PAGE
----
ECMO is all the rage, and ScanCrit is a fanatical believer. However, ECMO has its problems and challenges. The challenge we’ll look into here, is choosing between VV or VA ECMO – sometimes the choice is straightforward, other times not. And on VA ECMO – how do you circulate and oxygenate the whole body, not just from the waist down? Maybe you don’t have to choose? An article in the ASAIO Journal looks into hybrid configurations of ECMO.
Standard ECMO configurations and problems
ECMO is usually defined as either venovenous (VV) or venoarterial (VA) ECMO. Those are the two standard configurations. There are others, but we won’t go into that here. The configurations do what the names imply. Let’s look at them
Venovenous (VV) takes blood out from a central vein, oxygenates it, and puts it back into a central vein. It does not affect the arterial side directly, so there’s no circulatory support. VV is great for isolated pulmonary failure, but if the heart starts failing further down the line, you might run into trouble. You wish you were on VA.
Venoarterial (VA) takes blood out from a central vein, oxygenates it, and pumps it back into a central artery. So here you get oxygenated blood pumped back into the arterial system under pressure – so it also gives circulatory support. Sounds like you’re covered – as you have both oxygenation (lung support) and circulation (heart support). The problem is that the oxygenated blood gets pumped in somewhere in the descending aorta, running the normal direction down into the lower body (with the gut, kidneys and lower extremeties), but the upper body gets the oxygenated ECMO blood retrograde up the descending aorta – where it meets the native blood being pumped by the native heart somewhere along the line. Where they meet is called the mixing point or the watershed. If the native, failing heart starts recovering and pumping well again, but the lungs are still failing, you’ll end up with a native heart pumping badly oxygenated blood out into the aorta. The better it pumps, the worse the problem, as the watershed moves further down the aorta and the badly oxygenated blood from the native circulation will end up serving many vital organs, most notably the heart itself and the patient’s brain. You wish you were on VV.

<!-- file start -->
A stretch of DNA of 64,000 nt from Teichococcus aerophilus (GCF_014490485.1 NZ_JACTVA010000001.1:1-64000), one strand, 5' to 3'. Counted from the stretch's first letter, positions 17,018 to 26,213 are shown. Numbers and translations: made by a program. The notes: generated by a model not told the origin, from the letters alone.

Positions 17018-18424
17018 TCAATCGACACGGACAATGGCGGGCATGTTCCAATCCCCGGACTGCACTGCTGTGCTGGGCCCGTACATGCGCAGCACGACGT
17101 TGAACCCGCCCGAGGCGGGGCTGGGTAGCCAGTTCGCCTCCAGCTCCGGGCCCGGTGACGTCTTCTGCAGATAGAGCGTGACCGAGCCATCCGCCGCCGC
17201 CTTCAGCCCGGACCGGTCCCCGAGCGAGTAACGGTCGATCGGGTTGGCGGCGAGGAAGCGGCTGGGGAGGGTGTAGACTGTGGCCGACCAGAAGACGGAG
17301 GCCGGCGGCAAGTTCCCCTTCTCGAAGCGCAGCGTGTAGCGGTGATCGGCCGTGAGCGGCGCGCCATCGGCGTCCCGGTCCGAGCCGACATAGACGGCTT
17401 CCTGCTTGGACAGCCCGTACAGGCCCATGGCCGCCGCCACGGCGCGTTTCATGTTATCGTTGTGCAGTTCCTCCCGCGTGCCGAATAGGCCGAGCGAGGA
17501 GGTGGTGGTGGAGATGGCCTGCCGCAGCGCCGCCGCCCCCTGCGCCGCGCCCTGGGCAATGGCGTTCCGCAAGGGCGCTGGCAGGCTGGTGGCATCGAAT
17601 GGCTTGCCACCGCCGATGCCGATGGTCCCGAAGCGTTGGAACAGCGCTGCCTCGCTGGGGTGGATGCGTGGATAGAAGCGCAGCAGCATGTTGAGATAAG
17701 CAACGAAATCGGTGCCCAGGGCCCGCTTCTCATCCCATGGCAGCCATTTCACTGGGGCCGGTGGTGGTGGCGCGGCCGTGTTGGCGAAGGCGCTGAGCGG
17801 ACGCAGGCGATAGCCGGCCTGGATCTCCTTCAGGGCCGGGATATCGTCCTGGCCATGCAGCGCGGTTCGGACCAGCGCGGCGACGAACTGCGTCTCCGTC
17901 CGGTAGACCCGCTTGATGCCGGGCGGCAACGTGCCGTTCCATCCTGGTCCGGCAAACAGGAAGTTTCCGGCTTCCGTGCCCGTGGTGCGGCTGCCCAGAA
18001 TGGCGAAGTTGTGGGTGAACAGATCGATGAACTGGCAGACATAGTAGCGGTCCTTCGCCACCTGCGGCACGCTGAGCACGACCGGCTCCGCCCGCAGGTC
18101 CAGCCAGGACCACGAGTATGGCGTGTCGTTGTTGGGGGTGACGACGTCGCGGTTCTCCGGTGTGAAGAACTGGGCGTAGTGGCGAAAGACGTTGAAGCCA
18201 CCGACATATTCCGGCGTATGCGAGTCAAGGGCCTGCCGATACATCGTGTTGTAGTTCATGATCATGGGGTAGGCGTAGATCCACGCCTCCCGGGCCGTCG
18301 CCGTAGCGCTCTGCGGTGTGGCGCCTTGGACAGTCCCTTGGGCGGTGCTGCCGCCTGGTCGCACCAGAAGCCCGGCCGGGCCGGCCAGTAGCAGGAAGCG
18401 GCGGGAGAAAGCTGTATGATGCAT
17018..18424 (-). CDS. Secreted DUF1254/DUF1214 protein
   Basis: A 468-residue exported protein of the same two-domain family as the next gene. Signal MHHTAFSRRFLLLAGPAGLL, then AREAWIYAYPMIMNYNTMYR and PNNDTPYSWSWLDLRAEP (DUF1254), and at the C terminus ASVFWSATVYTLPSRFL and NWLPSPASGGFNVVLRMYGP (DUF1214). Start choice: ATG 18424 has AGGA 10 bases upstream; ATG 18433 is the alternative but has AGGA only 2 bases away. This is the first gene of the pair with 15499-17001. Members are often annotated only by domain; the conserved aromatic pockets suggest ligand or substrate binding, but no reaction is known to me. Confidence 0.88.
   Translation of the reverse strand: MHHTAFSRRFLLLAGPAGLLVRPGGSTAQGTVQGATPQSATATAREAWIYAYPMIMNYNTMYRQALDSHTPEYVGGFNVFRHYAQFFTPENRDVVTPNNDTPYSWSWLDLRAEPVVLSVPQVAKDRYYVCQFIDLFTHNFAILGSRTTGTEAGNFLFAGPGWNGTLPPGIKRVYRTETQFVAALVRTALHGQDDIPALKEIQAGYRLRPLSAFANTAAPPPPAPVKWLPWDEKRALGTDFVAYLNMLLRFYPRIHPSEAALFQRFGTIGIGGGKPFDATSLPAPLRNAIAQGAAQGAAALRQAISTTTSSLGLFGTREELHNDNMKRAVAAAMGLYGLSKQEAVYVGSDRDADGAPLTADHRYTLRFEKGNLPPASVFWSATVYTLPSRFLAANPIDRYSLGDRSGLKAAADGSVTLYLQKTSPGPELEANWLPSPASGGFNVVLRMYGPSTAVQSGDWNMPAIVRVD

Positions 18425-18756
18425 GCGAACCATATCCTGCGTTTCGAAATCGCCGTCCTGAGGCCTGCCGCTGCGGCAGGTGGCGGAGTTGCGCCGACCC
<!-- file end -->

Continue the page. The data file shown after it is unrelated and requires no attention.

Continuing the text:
This can be a dynamic situation, changing back and forth over days or hours, and changing from VV to VA or the other way around has traditionally meant setting up a whole new ECMO circuit and changing horses, so to speak. Costly and stressful. But maybe there’s a better way?
Hybrid ECMO configurations
In the ECMO circuit, you have one big line sucking blood from a central vein, blood goes into the rotary pump and gets pushed through the oxygenator before it goes through a big line back into the patient (either a central vein or a central artery).
What if you could change the set-up on the fly? This article looks into the hybrid configuration of splitting the line that goes back to the patient with a Y-piece, dividing it into one line to a central artery and one line into a central vein. Each line’s flow is controlled by a screw clamp on the line (in principle working like the roller clamp on a traditional i.v. drip). By adjusting the diameter of the line by adjusting the clamp, they are able to balance the flow pretty much any way they like.